Reporter: Prabeerkumar Sikdar (Hyderabad)
A one-man campaign that started in the sleepy town of Nalgonda in 2012 is on its way to rewrite (literally) medical history -making it mandatory for doctors to write prescriptions in CAPITAL letters so as to make these legible.Prescriptions, the way they are written now, have taken lives.
While a formal gazette notification by the Union health ministry is round the corner, the Medical Council of India (MCI) is circulating a prescription format to be used by doctors to all state medical councils across the country . The letter, which TOI has a copy of, says doctors must write the name of medicines, dosage, strength, duration and total quantity in “capital letters only“.
From his run-down pharmacy in Nalgonda, 47-year-old Chilkuri Paramathma used the Right to Information Act, filed PILs and wrote innumerable letters to the Union health ministry, the Medical Council of India (MCI), the Drugs Controller General of India (DCGI) and the Director-General of Health Services (DGHS) to enforce his 'prescription' for prescriptions.
“In my 25 years of practice as a pharmacist, names of medicines always fascinated me.There are several similarly spelt drugs that can stump a pharmacist as one single letter or even a hypen can sometimes be the only difference between two completely opposing drugs.Imagine the havoc it can cause,“ said Paramathma.
And havoc it often caused.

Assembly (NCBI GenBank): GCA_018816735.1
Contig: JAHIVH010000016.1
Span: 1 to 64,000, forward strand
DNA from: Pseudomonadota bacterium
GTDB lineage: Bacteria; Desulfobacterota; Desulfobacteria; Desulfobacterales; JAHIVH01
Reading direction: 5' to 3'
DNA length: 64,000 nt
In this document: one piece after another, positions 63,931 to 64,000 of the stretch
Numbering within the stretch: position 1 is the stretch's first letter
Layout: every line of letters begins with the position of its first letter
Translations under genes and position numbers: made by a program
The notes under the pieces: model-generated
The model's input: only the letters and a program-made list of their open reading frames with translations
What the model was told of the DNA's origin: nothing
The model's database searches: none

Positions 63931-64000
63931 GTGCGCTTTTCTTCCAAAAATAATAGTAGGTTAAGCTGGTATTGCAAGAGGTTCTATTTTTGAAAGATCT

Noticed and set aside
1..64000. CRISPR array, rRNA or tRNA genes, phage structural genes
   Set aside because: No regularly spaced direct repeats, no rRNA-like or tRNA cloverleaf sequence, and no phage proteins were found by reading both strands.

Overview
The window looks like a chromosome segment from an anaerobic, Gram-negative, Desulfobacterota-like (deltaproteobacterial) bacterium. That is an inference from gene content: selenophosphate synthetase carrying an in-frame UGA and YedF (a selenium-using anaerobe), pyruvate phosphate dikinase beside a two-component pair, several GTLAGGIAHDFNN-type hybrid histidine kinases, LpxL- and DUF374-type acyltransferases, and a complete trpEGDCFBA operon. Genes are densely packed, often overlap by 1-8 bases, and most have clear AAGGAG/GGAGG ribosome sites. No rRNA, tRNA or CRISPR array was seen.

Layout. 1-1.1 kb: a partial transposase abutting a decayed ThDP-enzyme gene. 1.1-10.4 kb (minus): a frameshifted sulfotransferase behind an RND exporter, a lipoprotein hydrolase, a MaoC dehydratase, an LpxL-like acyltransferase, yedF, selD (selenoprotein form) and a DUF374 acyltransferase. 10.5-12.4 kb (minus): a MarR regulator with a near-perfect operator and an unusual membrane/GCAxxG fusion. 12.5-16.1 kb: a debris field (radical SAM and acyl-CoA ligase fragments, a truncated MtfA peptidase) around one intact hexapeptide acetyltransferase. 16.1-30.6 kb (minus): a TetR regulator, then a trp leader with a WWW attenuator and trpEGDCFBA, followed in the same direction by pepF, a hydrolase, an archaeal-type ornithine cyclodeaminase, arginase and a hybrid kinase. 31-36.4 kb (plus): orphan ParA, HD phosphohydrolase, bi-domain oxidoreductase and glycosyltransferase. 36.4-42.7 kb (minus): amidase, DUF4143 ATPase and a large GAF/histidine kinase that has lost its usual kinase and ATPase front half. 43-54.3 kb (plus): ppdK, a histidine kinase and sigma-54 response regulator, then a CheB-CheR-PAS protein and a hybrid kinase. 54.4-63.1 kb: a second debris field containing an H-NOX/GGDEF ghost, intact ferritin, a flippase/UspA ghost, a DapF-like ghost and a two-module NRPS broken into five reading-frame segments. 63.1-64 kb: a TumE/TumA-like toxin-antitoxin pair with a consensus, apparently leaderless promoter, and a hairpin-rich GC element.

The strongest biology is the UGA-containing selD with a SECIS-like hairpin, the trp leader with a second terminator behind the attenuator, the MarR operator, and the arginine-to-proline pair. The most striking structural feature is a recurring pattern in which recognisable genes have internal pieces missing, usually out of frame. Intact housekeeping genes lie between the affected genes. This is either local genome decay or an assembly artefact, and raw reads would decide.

On February 22, 2012, Para mathma got to know of a Hyderabad-based pregnant woman who was advised Microgest 200 mg (used for fetus growth). “So illegible was the writing in the prescription that the pharmacist mistook Microgest for Misoprotol -which is used for abortion. The woman lost her baby ,“ he recounted.
In July 2013, a patient died in Hyderabad after he was administered a wrong injection by a pharmacy . The drug control administration later shut down the pharmacy .
Paramathma cites a plethora of drugs that spell and sound almost the same, but have quite different effects on the body .“Consider L-CIT and L-COT, KARDIA and KARDIN, JUCAN and JUGAM, IKA and IKKA, IDEBEN and IDIBEND, NEPOMOX and NEPOTOX, NIFDEC and NIFEDINE, OCUVIT and OCUWET, E-PRIN and EPRIL...The list is endless,“ he says.
Following several missives to various departments and a hearing at the Andhra Pradesh high court, a division bench in 2014 directed MCI to look into the aspect of illegible handwriting of doctors. Following this, the Union health ministry directed MCI to look into the case.
Now with formal notification on the way , doctors and MCI have welcomed the move.“This man's move has catapulted the MCI into action. Once it's a law, the responsibility will also lie with the pharmacy council as well as drug control administration,“ MCI member K Ramesh Reddy told TOI.
A few corporate hospitals in Hyderabad already got the cue and have started giving typedout prescriptions to their patients. “All our in-patients are given typed prescription so there is no chance of any prescription error. We are working towards implementing the same shortly for our out-patients too,“ said Hari Krishna, chief executive officer, Maxcure Hospitals, Hyderabad. True to his name, Nalgonda's Paramathma, has just given a boon of life to many in this country .